Theses Doctoral

Color Me Capable: The Rise of African-American Nurse Faculty at Lincoln School for Nurses, 1898 to 1961

Graham-Perel, Ashley

The recruitment of diverse nurse faculty fosters culturally competent teaching, role modeling of cultural awareness, and mentorship for diverse nursing students. However, with regard to the evolution of New York City’s diversity, the nursing profession has historically failed to parallel the societal transformation. This researcher investigated nursing education’s past in regard to race and ethnicity through the historical case study of one of New York City’s first schools established to educate Black women in nursing arts, namely, the Lincoln School for Nurses of the Bronx, New York. The lack of diversity within nursing is not an issue that developed overnight. Deficiencies of diverse nurse educators have been associated with decreased numbers of enrolled minority students, insufficient percentages of minority nursing staff, and the negative stimuli on healthcare that stemmed from unconscious biases and healthcare disparities.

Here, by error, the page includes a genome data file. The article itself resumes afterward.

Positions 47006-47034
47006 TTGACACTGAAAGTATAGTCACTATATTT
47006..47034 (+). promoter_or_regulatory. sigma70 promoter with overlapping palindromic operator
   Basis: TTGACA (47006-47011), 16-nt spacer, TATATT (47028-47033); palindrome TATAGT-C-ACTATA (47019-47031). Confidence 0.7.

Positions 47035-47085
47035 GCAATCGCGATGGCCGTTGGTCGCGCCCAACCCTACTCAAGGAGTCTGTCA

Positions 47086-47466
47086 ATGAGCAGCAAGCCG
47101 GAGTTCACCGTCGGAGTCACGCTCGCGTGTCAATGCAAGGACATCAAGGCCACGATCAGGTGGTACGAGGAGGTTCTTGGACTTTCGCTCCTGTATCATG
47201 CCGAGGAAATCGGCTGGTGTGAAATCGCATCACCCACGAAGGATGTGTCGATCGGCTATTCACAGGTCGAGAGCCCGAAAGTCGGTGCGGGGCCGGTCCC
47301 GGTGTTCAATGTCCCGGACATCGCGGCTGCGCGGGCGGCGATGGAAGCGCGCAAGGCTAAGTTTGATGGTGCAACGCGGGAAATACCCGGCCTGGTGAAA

This researcher employed the historical research method and accessed archival materials (both primary and secondary sources) to study the Lincoln School for Nurses. The findings of this study identified the progressive development of African-American nursing students in New York and the pivotal role African American nursing faculty have played in the education of Black nurses. Along with the historical study of the Lincoln School for Nurses, biographical sketches of prominent graduates and leaders (such as Adah B. Samuels Thoms and Ivy Nathan Tinkler) were presented. Furthermore, previous studies of Lincoln School for Nurses’ institution and educational standards, such as the Ethel Johns Report of 1925 and the 1930 study of the school by Isabel M. Stewart and Teachers College, Columbia University, were investigated. The presence of structural racism and discrimination influenced the growth and development of Black nursing faculty in history and, arguably, set the foundation for Blacks in nursing education of present-day. It is vital that researchers examine the origins of this dilemma and provide clarity to the events and experiences that influenced the nursing profession’s current state of diversity, prior to attempting to resolve an issue that took decades to cultivate.


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More About This Work

Academic Units
Organization and Leadership
Thesis Advisors
Lewenson, Sandra
Ed.D., Teachers College, Columbia University
Published Here
June 2, 2021